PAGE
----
French energy group EDF has warned it could end up shouldering more of the soaring bill for Hinkley Point C as its Chinese partner may fail to meet its share of extra payments to finance the plant.
EDF admitted on Friday that the cost of building the plant, a flagship project, could rise above £32bn when factoring in recent inflation levels, more than 20 per cent higher than its estimate last year closer to £26bn.
The plant, in south-west England, is the first new nuclear power station to be built in Britain for almost 30 years. Its completion date has been repeatedly pushed back because of spiralling costs.
The increase, caused by surges in material prices several billion above the most recent estimates, is nearly 80 per cent more than the cost of £18bn in 2016, when EDF first started work on the project.
State-controlled EDF told investors on Friday that, when accounting for inflation, a more accurate cost for the project was now £32.7bn.
The French group and its state-owned Chinese partner CGN would be asked in the second half of 2023 to make “voluntary” additional equity payments under a compensation mechanism for cost overruns, as “the project’s total financing needs exceed the contractual commitment of the shareholders”, EDF said.
But it added that the “probability that CGN will not fund the project after it has reached its committed equity cap is high”.
That would leave EDF exposed to having to shoulder more of the costs, under the term of the contract.
As part of its original 2016 deal with CGN, the Chinese developer agreed to meet 33.5 per cent of the £18bn estimated for Hinkley Point C’s construction costs at the time, with EDF paying the remainder.
EDF declined to comment further.
The warning on Hinkley Point C came as the state-controlled group reported a record €18bn loss after a series of outages at its French reactors hurt its output.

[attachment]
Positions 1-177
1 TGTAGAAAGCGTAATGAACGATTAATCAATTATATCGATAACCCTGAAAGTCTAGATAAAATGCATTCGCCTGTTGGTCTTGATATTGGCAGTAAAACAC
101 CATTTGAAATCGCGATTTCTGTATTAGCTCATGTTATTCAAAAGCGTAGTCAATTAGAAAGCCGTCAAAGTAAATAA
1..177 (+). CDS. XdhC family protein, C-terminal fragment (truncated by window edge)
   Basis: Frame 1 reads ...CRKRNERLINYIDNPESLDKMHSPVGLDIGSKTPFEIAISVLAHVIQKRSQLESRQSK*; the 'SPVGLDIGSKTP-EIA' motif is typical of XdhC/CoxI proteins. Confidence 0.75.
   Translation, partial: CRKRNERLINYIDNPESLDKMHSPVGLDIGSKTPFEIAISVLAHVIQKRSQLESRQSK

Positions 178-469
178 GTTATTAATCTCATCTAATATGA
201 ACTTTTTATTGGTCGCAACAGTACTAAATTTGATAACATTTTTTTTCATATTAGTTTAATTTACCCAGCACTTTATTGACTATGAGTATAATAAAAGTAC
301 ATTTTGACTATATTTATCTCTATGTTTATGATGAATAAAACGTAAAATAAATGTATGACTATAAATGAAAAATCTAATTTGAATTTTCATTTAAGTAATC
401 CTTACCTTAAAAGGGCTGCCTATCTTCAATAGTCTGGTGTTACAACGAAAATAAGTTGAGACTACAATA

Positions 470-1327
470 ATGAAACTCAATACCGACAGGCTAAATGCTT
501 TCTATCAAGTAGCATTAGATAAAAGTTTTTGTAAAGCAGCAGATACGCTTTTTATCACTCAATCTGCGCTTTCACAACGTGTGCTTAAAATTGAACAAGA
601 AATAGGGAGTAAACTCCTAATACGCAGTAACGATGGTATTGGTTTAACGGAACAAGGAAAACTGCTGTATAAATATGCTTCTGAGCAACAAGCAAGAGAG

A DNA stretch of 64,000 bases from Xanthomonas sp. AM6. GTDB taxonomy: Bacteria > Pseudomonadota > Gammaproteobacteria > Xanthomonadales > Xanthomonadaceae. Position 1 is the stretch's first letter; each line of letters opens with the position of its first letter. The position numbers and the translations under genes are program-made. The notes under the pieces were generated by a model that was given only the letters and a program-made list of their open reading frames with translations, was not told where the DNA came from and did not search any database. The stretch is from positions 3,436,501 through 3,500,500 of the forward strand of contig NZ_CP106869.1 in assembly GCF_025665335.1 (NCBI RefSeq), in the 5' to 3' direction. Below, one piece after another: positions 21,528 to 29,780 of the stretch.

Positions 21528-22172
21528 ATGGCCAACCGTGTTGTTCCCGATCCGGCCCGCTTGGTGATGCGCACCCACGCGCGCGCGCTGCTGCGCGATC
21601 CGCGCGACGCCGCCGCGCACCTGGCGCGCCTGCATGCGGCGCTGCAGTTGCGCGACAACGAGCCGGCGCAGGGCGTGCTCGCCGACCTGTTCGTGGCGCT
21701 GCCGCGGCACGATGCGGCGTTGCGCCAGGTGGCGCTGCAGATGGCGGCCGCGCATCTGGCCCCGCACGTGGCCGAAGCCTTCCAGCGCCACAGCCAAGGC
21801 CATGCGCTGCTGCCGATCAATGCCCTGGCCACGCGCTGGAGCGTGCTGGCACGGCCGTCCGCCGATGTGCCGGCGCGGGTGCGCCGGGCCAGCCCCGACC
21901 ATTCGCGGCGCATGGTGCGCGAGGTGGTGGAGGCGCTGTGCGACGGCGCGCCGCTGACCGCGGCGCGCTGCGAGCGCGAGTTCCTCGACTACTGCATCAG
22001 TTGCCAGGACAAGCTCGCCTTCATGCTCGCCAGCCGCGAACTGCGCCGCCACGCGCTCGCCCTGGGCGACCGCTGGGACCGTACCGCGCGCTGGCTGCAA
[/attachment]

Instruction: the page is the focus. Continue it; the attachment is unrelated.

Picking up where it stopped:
The UK government last year paid China’s CGN an estimated £100mn to end its involvement in another UK nuclear plant, Sizewell C on England’s east coast, after relations with China soured.
EDF and the UK government are now teaming up on the project but hoping to get other outside investors on board.
The higher costs for Hinkley Point C were based on inflation indices as of June 30 2022, EDF said, so the current value could be even higher if taking into account cost increases in the second half of last year.
EDF’s new boss Luc Rémont vowed on Friday to continue boosting production this year after a record number of outages at its French reactors in 2022, as well as a government cap on retail electricity prices, hit the group’s finances.
The outages sent EDF’s output tumbling just as demand for electricity rose across Europe. The group, usually a major exporter, was forced to buy expensive electricity on volatile wholesale markets.
The group is aiming for French nuclear output to reach between 300 and 330 terawatt-hours (TWh) in 2023, up from 279 TWh last year — its lowest level since the late 1980s.